function querySelectorIncludesText (selector, text){
return Array.from(document.querySelectorAll(selector))
.find(el => el.textContent.includes(text));
querySelectorIncludesText('button', 'Send')
Note that I decided to use includes and not a strict comparison, because that's what I really needed, feel free to adapt.
You might need those polyfills if you want to support all browsers:
* String.prototype.includes() polyfill
* #see
if (!String.prototype.includes) {
String.prototype.includes = function (search, start) {
'use strict';
if (search instanceof RegExp) {
throw TypeError('first argument must not be a RegExp');
if (start === undefined) {
start = 0;
return this.indexOf(search, start) !== -1;
You best see if you have a parent element of the div you are querying. If so get the parent element and perform an element.querySelectorAll("div"). Once you get the nodeList apply a filter on it over the innerText property. Assume that a parent element of the div that we are querying has an id of container. You can normally access container directly from the id but let's do it the proper way.
var conty = document.getElementById("container"),
divs = conty.querySelectorAll("div"),
myDiv = [...divs].filter(e => e.innerText == "SomeText");
So that's it.
If you don't want to use jquery or something like that then you can try this:
function findByText(rootElement, text){
var filter = {
acceptNode: function(node){
// look for nodes that are text_nodes and include the following string.
if(node.nodeType === document.TEXT_NODE && node.nodeValue.includes(text)){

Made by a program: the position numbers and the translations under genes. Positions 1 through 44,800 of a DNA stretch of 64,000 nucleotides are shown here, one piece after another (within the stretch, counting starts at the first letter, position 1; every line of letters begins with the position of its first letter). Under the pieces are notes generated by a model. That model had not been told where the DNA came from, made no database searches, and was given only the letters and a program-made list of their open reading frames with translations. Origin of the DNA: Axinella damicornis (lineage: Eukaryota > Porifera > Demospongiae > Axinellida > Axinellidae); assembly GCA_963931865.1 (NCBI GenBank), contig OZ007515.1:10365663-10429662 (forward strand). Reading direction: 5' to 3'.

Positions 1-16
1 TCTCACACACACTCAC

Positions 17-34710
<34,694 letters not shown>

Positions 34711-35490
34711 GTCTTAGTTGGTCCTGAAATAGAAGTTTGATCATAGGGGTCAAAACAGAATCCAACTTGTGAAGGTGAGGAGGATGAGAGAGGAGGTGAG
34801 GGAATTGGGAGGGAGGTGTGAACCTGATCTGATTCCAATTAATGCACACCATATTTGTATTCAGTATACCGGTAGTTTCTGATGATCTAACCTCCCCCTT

return NodeFilter.FILTER_ACCEPT;
return NodeFilter.FILTER_REJECT;
var nodes = [];
var walker = document.createTreeWalker(rootElement, NodeFilter.SHOW_TEXT, filter, false);
//give me the element containing the node
return nodes;
//call it like
var nodes = findByText(document.body,'SomeText');
//then do what you will with nodes[];
for(var i = 0; i < nodes.length; i++){
//do something with nodes[i]
Once you have the nodes in an array that contain the text you can do something with them. Like alert each one or print to console. One caveat is that this may not necessarily grab divs per se, this will grab the parent of the textnode that has the text you are looking for.
Google has this as a top result for For those who need to find a node with certain text.
By way of update, a nodelist is now iterable in modern browsers without having to convert it to an array.
The solution can use forEach like so.
var elList = document.querySelectorAll(".some .selector");
elList.forEach(function(el) {
if (el.innerHTML.indexOf("needle") !== -1) {
// Do what you like with el
// The needle is case sensitive
This worked for me to do a find/replace text inside a nodelist when a normal selector could not choose just one node so I had to filter each node one by one to check it for the needle.
Use XPath and document.evaluate(), and make sure to use text() and not . for the contains() argument, or else you will have the entire HTML, or outermost div element matched.
var headings = document.evaluate("//h1[contains(text(), 'Hello')]", document, null, XPathResult.ANY_TYPE, null );
or ignore leading and trailing whitespace